In the US, this month marks 25 years since the Columbine high school massacre – where two teenagers murdered 12 students and a teacher.

    15-year-old Daniel Mauser was one of those killed in the school’s library.

    Daniel’s father, Tom, has spent the last 25 years advocating for gun control in America – and he joins us on The Front Page to discuss why New Zealand shouldn’t be complacent when it comes to firearms.

    Follow The Front Page on iHeartRadio, Apple Podcasts, Spotify or wherever you get your podcasts.

    You can read more about this and other stories in the New Zealand Herald, online at nzherald.co.nz, or tune in to news bulletins across the NZME network.

    Host: Chelsea DanielsSound Engineer: Paddy FoxProducer: Ethan Sills
    See omnystudio.com/listener for privacy information.

    • 17 min
    How Meta's latest policy on political content could change the game for democracy

    How Meta's latest policy on political content could change the game for democracy

    A new social media policy is being described as having a chilling effect on politics, and by extension the health of democracy.

    Meta, the global behemoth that owns Facebook and Instagram, is putting a stranglehold on recommendations in user feeds that contain political content.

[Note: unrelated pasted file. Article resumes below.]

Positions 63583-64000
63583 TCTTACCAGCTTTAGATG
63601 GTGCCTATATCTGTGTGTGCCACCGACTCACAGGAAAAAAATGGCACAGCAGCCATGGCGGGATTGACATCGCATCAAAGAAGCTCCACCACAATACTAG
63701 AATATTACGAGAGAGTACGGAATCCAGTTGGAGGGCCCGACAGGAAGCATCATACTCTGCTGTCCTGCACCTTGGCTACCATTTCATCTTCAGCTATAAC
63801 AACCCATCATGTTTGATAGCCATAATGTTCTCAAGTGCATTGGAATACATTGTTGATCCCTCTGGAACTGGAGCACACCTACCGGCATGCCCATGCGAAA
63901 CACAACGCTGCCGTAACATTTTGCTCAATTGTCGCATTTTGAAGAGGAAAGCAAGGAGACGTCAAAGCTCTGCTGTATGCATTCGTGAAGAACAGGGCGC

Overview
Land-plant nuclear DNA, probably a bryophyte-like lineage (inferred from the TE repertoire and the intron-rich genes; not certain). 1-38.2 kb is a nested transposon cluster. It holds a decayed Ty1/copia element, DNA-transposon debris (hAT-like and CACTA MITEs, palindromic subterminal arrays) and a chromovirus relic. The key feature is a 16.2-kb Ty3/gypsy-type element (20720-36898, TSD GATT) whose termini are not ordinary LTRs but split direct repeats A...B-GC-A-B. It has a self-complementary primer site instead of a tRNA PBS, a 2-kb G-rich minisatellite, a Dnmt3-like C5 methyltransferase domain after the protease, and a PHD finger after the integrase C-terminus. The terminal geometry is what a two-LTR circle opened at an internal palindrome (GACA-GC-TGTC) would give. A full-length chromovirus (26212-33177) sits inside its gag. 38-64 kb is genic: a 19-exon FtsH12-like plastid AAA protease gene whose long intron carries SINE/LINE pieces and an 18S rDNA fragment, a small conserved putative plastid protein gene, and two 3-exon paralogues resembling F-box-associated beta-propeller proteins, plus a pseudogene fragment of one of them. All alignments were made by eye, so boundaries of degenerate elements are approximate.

The move, signalled in February, applies to Instagram and Threads, and will eventually extend to Facebook.

    Today on The Front Page, Senior writer Derek Cheng joins us to look at what’s happening, why it’s happening, and how it changes the game for politicians.

    Follow The Front Page on iHeartRadio, Apple Podcasts, Spotify or wherever you get your podcasts.

    You can read more about this and other stories in the New Zealand Herald, online at nzherald.co.nz, or tune in to news bulletins across the NZME network.

    Host: Chelsea DanielsSound Engineer: Paddy FoxProducer: Ethan Sills
    See omnystudio.com/listener for privacy information.

    • 19 min
    The debate over Daylight Saving Time in New Zealand

    The debate over Daylight Saving Time in New Zealand

    I’ve never met a person who actually knows anything about Daylight Saving Time, just that at some point we lose an hour, and at another point of the year we gain one.